I will have to try that! It sounds yummy. I have never made a lamb stock - now I have a reason.

              2. deborah24 Mar 10, 2008 06:54 AM

                When you are sick, or want to feed kids, or just want a little snack, Pastina with a little salt and butter is fantastic. Been eating it that way since I was able to take solid food. I know people also put in soup, but since I don't make soup, I don't do that. I know it sounds a bit bland, but it's really good.

                7 Replies
                1. re: deborah24
                  gini Mar 10, 2008 10:59 AM

                  That's exactly what I used to eat when I was sick growing up. My mom always cooked it in chicken broth to up the goodness. A little sprinkle of cheese on top is great too.

                  1. re: gini
                    Dmnkly Mar 10, 2008 11:05 AM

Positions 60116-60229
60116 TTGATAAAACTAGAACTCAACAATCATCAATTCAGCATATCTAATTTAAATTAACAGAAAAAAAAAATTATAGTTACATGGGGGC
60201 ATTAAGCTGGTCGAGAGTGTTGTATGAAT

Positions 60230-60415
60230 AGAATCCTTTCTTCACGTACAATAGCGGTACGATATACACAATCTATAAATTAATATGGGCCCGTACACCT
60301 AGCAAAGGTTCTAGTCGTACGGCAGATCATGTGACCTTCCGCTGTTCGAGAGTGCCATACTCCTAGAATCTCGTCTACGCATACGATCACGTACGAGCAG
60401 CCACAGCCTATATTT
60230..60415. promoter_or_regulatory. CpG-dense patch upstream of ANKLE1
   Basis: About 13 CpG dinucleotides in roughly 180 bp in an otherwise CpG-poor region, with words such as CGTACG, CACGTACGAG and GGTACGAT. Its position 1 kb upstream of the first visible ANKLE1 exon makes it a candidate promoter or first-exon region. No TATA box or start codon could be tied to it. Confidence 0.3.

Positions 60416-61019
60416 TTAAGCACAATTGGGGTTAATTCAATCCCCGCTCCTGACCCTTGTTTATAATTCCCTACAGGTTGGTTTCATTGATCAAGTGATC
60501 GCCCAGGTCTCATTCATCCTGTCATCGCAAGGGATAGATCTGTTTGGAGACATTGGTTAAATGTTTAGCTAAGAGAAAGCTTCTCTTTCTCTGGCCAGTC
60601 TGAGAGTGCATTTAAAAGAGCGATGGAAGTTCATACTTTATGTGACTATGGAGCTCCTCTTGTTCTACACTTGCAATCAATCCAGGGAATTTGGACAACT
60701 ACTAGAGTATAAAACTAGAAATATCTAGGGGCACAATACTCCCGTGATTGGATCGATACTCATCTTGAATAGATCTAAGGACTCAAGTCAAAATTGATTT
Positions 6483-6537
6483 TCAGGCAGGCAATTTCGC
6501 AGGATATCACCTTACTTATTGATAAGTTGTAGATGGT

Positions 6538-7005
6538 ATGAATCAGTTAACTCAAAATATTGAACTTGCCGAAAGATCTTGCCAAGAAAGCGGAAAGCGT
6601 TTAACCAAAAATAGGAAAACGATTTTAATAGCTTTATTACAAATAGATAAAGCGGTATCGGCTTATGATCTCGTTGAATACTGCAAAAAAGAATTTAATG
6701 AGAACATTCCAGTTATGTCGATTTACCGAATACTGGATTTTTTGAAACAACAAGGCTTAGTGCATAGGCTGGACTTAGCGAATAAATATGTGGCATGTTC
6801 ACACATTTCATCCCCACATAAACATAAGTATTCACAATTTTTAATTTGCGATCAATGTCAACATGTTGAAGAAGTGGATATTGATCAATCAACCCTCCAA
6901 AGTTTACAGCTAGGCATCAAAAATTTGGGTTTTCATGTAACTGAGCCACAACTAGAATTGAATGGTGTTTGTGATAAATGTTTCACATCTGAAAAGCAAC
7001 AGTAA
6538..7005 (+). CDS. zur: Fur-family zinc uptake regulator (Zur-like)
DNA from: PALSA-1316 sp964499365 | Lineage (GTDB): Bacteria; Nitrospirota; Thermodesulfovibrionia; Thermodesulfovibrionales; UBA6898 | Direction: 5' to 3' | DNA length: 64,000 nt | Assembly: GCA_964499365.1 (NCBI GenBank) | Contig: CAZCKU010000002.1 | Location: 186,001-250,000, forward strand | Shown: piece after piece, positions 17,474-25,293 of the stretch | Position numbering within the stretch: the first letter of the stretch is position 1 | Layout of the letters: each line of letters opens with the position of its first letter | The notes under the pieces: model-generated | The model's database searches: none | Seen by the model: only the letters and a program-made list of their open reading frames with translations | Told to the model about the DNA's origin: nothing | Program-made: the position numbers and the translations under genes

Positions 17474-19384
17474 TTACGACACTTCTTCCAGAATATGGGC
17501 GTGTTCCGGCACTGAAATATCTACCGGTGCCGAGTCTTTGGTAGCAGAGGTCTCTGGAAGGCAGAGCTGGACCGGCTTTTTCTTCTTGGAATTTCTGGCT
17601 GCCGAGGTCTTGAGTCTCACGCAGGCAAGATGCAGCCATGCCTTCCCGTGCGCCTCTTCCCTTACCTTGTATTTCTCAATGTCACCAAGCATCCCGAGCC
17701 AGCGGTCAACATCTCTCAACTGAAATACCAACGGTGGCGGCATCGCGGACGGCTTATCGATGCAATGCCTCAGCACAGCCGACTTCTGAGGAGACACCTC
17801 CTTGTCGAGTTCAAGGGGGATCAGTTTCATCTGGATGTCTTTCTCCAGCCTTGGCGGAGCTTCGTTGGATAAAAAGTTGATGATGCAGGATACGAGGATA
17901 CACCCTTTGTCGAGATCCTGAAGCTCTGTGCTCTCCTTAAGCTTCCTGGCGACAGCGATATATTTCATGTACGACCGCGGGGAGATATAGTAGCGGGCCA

Right on. Pastina in Brodo... my sister's favorite dish on the first family trip to Italy (she was 10).

                    1. re: gini
                      southernitalian Mar 10, 2008 11:05 AM

                      Ditto on the pastina. My daughter once broke my Italian father's heart by wolfing down a bowl of pastina and then asking him for more "grits".

                      1. re: gini
                        Gooseberry Mar 11, 2008 08:29 AM

                        It's great sick food, but it's also great breakfast food. If I know I'm going to be busy non-stop all day, and probably won't have time to eat lunch (or have a long, important meeting which might run quite late) I have a bowl of small pasta shapes with a little butter and salt in the morning. Sort of like a savoury hot cereal, if you will. I find it both light on the stomach but very filling - I won't get hungry until 2pm sometimes. Gotta love carbo-loading.